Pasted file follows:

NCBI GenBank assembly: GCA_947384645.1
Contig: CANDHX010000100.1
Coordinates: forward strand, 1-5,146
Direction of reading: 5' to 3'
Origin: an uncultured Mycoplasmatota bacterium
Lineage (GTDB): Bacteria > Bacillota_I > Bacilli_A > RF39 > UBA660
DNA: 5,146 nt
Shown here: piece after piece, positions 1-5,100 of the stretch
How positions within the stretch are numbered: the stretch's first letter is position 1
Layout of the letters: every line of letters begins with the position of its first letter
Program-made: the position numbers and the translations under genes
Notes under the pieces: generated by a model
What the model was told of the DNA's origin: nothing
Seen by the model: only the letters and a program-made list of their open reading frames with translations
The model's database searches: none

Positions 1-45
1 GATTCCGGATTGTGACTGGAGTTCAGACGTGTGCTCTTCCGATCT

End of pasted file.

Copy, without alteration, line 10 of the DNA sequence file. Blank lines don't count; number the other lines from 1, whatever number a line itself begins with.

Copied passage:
Layout of the letters: every line of letters begins with the position of its first letter